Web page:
Wednesday, January 29, 2014


I remember when I was so much younger that we could ask for a 'do-over' in games we played. Then, as an adult, someone in a circle would ask, "if there was one thing in your life you could change, what would it be?"  Usually, I saw the wisdom in my choices and chose to say that I would do everything the same. And I do like do-overs when it comes to switching furniture around, transplanting garden plants.

Luckily, in quilting, you get as many 'do-overs' as you need or want. The tool we use to facilitate this is called a RIPPER. Here are a couple sitting on my table that I used this morning. I discovered seams on a few blocks were over the 1/4" guide. Not sure how I did them, but even a few threads over the suggested quarter inch shortens a block by HALF an inch. 

I was left with two choices. First, trimming all the blocks down...with 24 blocks, that meant a lot of trimming and wasting material as well as my time. Second, rip the errant seams, pull those cut threads, and re-piece. With only four seams, that was easier. I've laid the blocks out and want to look at them for awhile before pinning them in rows. Its really going to be a lovely, lovely quilt. That light blue in the photos is actually a frost with snowflakes on it and is very wintery-looking.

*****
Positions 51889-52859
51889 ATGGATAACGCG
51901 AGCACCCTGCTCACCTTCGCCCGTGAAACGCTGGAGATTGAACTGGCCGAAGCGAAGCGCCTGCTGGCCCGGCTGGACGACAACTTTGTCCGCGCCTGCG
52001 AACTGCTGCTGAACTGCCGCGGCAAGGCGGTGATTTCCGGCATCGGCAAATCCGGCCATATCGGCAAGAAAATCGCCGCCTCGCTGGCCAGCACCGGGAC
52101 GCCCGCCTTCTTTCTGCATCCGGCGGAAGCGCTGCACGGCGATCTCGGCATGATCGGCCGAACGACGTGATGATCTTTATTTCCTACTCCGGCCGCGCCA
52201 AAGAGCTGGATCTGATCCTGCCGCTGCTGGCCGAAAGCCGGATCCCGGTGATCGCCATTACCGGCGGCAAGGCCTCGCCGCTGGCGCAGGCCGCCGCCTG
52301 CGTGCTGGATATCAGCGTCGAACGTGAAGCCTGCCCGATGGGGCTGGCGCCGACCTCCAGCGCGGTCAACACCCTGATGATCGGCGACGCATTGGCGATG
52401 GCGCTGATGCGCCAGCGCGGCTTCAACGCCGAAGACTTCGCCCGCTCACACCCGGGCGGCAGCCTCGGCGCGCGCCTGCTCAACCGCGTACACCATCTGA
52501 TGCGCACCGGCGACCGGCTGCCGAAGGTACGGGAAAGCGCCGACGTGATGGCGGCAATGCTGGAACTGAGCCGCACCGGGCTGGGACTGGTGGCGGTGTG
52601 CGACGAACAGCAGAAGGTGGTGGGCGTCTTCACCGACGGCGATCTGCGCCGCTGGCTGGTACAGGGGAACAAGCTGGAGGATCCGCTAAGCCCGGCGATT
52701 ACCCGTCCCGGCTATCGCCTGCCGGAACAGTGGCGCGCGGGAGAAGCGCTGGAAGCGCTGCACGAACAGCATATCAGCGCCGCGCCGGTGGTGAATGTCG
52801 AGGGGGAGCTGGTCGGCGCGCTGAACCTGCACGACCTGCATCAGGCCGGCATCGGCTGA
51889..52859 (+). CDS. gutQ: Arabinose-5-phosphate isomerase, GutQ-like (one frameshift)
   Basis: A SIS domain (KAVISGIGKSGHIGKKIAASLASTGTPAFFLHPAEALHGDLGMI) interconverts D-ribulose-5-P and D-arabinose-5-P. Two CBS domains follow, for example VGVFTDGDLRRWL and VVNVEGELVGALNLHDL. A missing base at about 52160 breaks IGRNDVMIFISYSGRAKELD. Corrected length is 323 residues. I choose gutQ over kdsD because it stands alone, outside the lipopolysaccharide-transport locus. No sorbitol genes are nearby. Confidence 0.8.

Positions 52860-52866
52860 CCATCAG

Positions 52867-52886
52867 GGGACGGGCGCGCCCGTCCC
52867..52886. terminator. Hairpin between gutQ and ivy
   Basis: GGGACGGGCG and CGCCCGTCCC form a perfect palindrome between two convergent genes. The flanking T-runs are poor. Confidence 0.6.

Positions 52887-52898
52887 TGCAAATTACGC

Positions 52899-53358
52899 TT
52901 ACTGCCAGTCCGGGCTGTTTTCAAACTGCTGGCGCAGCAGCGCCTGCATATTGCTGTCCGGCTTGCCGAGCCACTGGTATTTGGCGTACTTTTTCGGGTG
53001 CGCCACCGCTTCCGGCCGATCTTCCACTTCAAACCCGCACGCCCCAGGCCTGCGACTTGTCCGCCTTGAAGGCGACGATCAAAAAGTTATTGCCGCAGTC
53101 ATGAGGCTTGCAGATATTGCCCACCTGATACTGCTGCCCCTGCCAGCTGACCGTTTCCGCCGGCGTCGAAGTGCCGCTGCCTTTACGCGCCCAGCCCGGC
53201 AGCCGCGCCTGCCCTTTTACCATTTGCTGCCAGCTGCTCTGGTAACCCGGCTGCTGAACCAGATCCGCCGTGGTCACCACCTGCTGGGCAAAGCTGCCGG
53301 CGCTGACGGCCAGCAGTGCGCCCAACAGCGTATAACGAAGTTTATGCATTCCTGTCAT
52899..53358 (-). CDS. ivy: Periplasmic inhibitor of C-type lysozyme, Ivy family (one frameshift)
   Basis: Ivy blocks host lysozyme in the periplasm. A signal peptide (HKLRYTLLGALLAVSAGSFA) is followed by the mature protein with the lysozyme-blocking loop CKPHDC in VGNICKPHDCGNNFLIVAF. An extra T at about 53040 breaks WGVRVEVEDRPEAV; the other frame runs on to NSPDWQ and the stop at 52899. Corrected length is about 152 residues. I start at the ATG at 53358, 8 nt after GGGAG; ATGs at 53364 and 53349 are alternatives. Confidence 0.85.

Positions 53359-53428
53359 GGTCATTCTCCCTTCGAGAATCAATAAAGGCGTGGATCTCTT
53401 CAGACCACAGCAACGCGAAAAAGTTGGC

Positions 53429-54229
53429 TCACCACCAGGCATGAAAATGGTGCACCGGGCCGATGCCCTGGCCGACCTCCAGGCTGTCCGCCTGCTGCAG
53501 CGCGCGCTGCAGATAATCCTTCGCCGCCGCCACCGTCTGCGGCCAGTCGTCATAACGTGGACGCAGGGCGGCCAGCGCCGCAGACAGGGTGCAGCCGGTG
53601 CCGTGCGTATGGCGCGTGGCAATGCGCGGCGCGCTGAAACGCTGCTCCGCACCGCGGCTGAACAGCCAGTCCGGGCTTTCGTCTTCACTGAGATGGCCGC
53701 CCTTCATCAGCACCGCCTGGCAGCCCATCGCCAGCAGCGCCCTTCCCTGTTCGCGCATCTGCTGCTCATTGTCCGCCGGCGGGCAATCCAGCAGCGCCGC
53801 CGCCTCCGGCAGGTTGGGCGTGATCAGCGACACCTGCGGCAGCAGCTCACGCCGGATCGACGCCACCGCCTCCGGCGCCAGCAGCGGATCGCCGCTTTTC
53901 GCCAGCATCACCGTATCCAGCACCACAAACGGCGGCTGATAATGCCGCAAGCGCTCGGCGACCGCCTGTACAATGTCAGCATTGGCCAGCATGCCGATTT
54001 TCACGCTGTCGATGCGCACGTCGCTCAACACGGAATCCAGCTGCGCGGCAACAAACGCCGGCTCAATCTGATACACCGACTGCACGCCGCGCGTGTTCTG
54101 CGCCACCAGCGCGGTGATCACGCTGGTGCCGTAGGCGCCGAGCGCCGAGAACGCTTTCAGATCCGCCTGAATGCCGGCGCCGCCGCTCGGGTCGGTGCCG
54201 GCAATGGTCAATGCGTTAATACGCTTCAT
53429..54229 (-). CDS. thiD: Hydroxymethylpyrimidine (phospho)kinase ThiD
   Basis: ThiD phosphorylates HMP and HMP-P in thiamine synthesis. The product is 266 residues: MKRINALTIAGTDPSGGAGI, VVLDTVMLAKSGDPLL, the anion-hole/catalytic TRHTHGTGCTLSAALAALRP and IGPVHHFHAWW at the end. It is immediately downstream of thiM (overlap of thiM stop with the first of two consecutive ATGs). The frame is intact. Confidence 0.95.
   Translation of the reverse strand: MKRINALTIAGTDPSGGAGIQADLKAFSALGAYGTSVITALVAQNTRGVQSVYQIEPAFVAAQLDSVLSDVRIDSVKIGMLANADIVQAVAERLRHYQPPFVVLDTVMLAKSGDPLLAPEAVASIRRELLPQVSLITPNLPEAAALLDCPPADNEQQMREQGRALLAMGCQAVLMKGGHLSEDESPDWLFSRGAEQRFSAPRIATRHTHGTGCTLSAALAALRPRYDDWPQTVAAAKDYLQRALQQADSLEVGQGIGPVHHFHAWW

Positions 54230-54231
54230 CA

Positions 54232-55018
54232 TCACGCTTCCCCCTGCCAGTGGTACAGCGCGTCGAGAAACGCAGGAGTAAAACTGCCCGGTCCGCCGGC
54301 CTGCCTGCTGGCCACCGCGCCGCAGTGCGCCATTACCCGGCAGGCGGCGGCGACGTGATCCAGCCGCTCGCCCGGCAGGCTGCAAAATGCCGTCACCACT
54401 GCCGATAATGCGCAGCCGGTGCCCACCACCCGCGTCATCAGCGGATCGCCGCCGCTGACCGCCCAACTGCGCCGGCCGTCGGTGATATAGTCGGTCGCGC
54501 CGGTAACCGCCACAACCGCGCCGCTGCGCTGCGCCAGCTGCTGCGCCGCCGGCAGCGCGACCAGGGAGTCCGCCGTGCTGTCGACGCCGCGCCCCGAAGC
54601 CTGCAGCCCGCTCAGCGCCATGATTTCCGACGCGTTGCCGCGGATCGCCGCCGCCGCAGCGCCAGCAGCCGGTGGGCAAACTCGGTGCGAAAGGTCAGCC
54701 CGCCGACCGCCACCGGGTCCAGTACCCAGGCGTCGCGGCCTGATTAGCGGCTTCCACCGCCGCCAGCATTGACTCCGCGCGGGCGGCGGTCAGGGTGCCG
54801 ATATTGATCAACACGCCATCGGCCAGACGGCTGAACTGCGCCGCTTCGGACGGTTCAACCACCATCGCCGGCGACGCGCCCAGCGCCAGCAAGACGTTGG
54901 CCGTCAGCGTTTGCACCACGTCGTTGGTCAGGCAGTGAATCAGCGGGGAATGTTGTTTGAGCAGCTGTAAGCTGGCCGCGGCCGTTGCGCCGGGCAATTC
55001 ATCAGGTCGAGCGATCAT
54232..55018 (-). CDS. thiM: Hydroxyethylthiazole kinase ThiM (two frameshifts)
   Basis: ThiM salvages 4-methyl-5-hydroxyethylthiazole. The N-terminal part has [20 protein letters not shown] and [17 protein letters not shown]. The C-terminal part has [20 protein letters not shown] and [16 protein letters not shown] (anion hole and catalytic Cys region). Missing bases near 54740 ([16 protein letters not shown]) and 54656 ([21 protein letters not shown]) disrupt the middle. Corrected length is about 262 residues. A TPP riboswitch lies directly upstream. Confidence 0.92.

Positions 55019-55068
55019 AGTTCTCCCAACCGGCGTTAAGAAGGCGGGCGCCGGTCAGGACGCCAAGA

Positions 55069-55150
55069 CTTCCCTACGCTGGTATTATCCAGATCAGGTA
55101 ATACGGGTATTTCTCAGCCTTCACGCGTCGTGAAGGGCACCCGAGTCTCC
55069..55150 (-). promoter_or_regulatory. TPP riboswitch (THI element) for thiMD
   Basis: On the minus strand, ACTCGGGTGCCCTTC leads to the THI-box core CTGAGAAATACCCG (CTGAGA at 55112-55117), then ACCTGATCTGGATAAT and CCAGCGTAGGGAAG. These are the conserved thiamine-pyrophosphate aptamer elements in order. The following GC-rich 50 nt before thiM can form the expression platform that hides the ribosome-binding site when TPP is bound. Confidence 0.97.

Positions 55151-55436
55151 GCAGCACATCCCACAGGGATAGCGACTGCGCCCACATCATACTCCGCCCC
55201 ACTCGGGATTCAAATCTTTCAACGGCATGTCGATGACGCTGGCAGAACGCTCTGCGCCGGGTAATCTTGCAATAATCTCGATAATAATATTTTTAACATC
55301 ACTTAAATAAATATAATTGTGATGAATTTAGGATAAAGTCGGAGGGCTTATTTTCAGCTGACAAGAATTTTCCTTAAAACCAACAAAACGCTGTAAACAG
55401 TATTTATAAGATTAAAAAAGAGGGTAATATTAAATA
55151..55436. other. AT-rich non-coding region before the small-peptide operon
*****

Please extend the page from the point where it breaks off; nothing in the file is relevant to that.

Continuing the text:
I take the time to work with 'do-overs' now in ways I never would do them in my life for those bigger choices I made. There were many things I held onto that served me well at the time and I do not regret what happened as a result. I think about relationships, groups or organizations I walked away from rather than to spend time trying to fix them, and know those were good decisions. Perhaps it is seeing into the end product of the effort it takes to let things be. Somethings are simply not worth the time and energy it requires to keep the status quo. 

I release much easier now. Yet, on the other hand, I am more open to receive. Guess its a balance my life has taken.

Suddenly as I write this, words to that old song, THE GAMBLER came to mind, "You gotta know when to hold 'em, know when to fold 'em, know when to walk away and know when to run." And it made me smile.